Recruitment priorities are one of the biggest issues in the financial advice industry

To keep on the pulse of what is happening in the financial services industry, I subscribe to to receive updates about roles that come up. I'm not looking for an employment role (being gainfully self-employed), but I find it useful. And revealing. 

When I see roles come up, the way they are worded often (a) makes me feel more confident about what I offer to clients, while also (b) breaking my heart.

The following excerpt is typical for roles in this industry (emphasis added):

"To be successful in this role, you will have a combination of these skills:

  • Relevant selling experience in the Banking/Financial Services industry
  • Demonstration of proven sales results/performance or coaching
  • Standard Sets for Insurance and Investments will need to be completed
  • Strong client relationship and/or coaching experience
  • Great Networking skills".

What is missing here? 

For one thing, anything beyond the minimum level of competence. "Standard Sets" are the minimum required to be able to provide advice.

I'll acknowledge that there is a focus on client relationship experience. This an essential competency. Although even here, there the focus is on strong experience rather than skills.

And in the context of the other requirements, it seems that the client relationship experience is more oriented towards sales than client outcomes.

Note, for example, the focus being not on relevant experience in the industry, but on relevant selling experience. Note the focus on proven sales results/performance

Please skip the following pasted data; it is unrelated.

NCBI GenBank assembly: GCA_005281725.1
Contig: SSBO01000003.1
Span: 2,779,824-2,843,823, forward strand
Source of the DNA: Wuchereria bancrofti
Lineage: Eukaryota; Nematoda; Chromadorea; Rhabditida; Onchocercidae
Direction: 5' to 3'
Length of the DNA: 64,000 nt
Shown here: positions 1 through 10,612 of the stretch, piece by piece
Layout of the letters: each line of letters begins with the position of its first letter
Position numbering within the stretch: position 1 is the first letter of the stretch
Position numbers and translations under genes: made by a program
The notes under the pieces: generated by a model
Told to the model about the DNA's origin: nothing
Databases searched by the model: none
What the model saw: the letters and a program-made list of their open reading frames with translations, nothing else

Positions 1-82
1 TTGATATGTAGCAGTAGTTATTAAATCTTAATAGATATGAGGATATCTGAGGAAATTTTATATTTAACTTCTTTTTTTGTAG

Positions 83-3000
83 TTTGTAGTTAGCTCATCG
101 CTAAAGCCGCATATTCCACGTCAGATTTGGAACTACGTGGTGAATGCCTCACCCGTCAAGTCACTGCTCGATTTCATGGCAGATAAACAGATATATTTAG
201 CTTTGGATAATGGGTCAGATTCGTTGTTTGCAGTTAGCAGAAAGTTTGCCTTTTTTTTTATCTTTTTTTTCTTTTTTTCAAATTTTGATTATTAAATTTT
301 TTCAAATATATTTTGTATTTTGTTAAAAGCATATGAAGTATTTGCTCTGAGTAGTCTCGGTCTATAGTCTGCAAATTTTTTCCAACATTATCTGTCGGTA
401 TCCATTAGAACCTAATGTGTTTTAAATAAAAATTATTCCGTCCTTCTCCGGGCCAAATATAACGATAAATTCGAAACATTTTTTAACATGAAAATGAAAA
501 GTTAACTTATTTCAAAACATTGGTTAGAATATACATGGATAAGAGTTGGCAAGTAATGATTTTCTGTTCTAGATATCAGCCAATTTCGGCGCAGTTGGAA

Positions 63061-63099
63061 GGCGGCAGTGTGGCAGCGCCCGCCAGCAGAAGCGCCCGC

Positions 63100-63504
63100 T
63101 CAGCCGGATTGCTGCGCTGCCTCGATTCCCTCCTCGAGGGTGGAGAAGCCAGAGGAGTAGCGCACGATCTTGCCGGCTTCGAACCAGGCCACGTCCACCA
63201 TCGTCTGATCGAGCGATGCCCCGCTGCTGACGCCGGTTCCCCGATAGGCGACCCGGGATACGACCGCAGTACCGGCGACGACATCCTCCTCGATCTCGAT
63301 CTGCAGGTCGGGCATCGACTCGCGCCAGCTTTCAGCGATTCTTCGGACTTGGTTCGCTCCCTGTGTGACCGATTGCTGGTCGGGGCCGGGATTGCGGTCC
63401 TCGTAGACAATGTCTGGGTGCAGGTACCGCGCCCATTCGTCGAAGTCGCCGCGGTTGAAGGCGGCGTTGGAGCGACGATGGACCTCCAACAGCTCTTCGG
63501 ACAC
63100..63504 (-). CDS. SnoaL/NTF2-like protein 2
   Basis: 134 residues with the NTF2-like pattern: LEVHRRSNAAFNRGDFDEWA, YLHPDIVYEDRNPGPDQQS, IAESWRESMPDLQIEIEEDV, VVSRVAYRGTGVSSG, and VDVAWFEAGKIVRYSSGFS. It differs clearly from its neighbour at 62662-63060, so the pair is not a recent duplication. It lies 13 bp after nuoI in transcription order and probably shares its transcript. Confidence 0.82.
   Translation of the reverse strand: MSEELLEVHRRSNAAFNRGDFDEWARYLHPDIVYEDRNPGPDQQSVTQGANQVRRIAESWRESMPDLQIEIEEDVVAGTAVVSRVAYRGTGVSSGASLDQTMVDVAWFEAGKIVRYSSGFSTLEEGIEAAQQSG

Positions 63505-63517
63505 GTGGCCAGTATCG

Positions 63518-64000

Granted, these are skills that are important to succeeding in almost any professional services career in this day and age. Although I would argue that it depends on the type of "sales" you're focusing on. Are you selling the value of your services, or are you selling products?

It's unclear from this advertisement. Given its general tenor, and the fact that the advertiser is also an issuer of financial products, I can probably make a stab in the dark. 

Sales skills don't, shouldn't, and can't, be the end of it of the story. Not if you want a sustainable business and profession. Competence is important, and a focus on achieving client outcomes, and ensuring clients are rightfully satisfied.

This is why I'm confident I'll continue to have a competitive advantage. If my competition is recruiting on this basis, my competition will continue to be providing advice that doesn't fully satisfy clients needs. Unfortunately, however, I think the financial advice industry and the clients it serves deserve better.

If you want to talk to an adviser who focuses on client outcomes and providing high quality, tailored advice, check out my business, Fairhaven Wealth.

Sonnie Bailey

Sonnie is the founder and principal of Fairhaven Wealth.

Before founding Fairhaven Wealth, Sonnie worked in the legal and financial services industries for over a decade.

Sonnie first became involved with financial advice as a specialist financial services lawyer. For many years, he was an “adviser of advisers”, reviewing thousands of advice files prepared by hundreds of financial advisers, and providing feedback in relation to the quality and appropriateness of advice; industry best practice; risk management; and regulatory compliance. He has published work in industry publications and spoken at various financial advice conferences.

Sonnie has also worked with banks, investment management firms, insurers, and derivatives providers.

Sonnie has worked as a private client lawyer, focusing on succession, estate planning and trusts. He ran his own legal firm in Australia before relocating to New Zealand. He has also acted in independent trustee and company director positions.

Sonnie is passionate about helping people achieve their goals and manage the risks to which they are exposed.

He has written extensively on his blog, New Zealand Wealth and Risk, which can be found at

Sonnie is married to his wonderful wife Chrissy, and has two young children, Ben and Anna.